[#naptabbr]: NAPT
See: network address port translation.
[#nasabbr]: NAS
See: network access storage
[#natabbr]: NAT
See: network address translation
[#naccstor]: Network Access Strorage (“NAT”)

A device on a network which provides files using network protocols such as SMB, NFS, or perhaps HTTP. (See: file transfer, and perhaps especially filesystems provided over networking.) This is distinct from DAS because it involves data over a network, and distinct from a SAN because the data is provided over common networking protocols that are used for transfering files.

[#netprttr]: network address port translation (“NAPT”)

This was a term used by RFC 3022 to refer to a method of translating network traffic by altering the address port numbers. The process seems to be more commonly known by another name: (network) port address translation (“PAT”). (See the section on PAT for more details.)

[#netadrtr]: network address translation (“NAT”)

This is discussed by RFC 3022: Traditional IP Network Address Translator (Traditional NAT), and the section on firewalling: subsection related to NAT.

Some people might consider that the term NAT rightfully applies only to static NAT (“SNAT”) which converts only network addresses, and that any NAT involving ports should be called (network) port address translation (“PAT”). There are a couple of problems with this. First, more authoritively, the “Abstract” section at the top of RFC 3022 discusses this. The practice of translating just the addresses is given the term “Basic Network Address Translation or Basic NAT”. The term “Traditional NAT” refers to being able to use “Basic NAT” and NAPT which is what is also known as PAT. So, NAT does include PAT, officially. Additionally, though, the fact is that PAT often translates the network addresses. One could even argue that a network port is, on a conceptual level, being treated like an address. So, in the end, there seems to be little basis to back up the idea that PAT should not be considered to be NAT.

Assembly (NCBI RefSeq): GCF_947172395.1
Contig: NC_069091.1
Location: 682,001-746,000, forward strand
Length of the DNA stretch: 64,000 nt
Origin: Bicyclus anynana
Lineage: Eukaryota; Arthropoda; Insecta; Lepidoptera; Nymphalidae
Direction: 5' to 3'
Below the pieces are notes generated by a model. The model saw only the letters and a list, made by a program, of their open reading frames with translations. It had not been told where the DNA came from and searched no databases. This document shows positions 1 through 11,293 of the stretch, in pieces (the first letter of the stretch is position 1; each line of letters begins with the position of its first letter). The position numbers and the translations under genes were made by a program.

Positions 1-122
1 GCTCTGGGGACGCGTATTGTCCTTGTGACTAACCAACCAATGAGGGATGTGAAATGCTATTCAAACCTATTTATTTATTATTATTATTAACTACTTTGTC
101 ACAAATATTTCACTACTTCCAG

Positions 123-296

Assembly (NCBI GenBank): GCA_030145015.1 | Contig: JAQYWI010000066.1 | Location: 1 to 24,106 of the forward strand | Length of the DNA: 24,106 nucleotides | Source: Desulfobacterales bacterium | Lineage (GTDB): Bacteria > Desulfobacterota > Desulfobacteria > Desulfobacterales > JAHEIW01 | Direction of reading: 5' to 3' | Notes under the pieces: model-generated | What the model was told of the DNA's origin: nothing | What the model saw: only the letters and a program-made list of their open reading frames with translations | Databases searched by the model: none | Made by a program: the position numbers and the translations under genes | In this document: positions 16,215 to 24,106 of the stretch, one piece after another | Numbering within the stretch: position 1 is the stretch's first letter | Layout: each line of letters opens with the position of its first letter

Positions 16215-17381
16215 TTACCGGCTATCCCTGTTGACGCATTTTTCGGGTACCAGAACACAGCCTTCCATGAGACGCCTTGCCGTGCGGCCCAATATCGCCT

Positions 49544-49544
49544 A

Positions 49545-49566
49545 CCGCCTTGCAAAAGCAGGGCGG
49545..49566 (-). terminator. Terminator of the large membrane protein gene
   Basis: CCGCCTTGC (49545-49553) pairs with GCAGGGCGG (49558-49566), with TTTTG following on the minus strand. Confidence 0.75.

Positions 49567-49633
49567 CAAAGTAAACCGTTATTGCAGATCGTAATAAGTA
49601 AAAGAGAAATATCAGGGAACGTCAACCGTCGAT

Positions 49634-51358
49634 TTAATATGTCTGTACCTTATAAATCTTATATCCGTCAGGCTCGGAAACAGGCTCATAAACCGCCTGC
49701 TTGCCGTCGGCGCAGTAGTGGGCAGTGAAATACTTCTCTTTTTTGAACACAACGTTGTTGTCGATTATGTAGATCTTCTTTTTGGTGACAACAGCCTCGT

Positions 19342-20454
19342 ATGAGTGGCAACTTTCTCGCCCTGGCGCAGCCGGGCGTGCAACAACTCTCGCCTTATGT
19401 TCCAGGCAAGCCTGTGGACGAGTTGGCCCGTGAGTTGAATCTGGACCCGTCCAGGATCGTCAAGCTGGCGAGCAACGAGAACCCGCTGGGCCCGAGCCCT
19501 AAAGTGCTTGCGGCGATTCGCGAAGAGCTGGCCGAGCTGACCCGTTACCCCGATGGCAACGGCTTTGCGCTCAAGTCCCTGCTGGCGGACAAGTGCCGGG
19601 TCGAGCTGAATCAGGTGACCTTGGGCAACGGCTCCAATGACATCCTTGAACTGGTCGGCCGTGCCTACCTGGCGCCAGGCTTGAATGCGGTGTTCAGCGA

[#netwrkid]: Network ID

A “network ID” is an identifier that helps to specify a specific network. Each “network” of IP addresses (like, for example, the “192.0.2” class C IPv4 network), including all subnets and supernets, has a “network ID” which looks exactly like the first IP address in the group of addresses.

With VLSM and CIDR permitting subnets and supernets, a “network ID” is no longer sufficient to identify a specific network. Some sort of indication of a subnet size, such as a CIDR-style prefix length, is also needed.

Since the “network ID” of a network looks just like the first address of that network, people also commonly call the first address a “network ID”.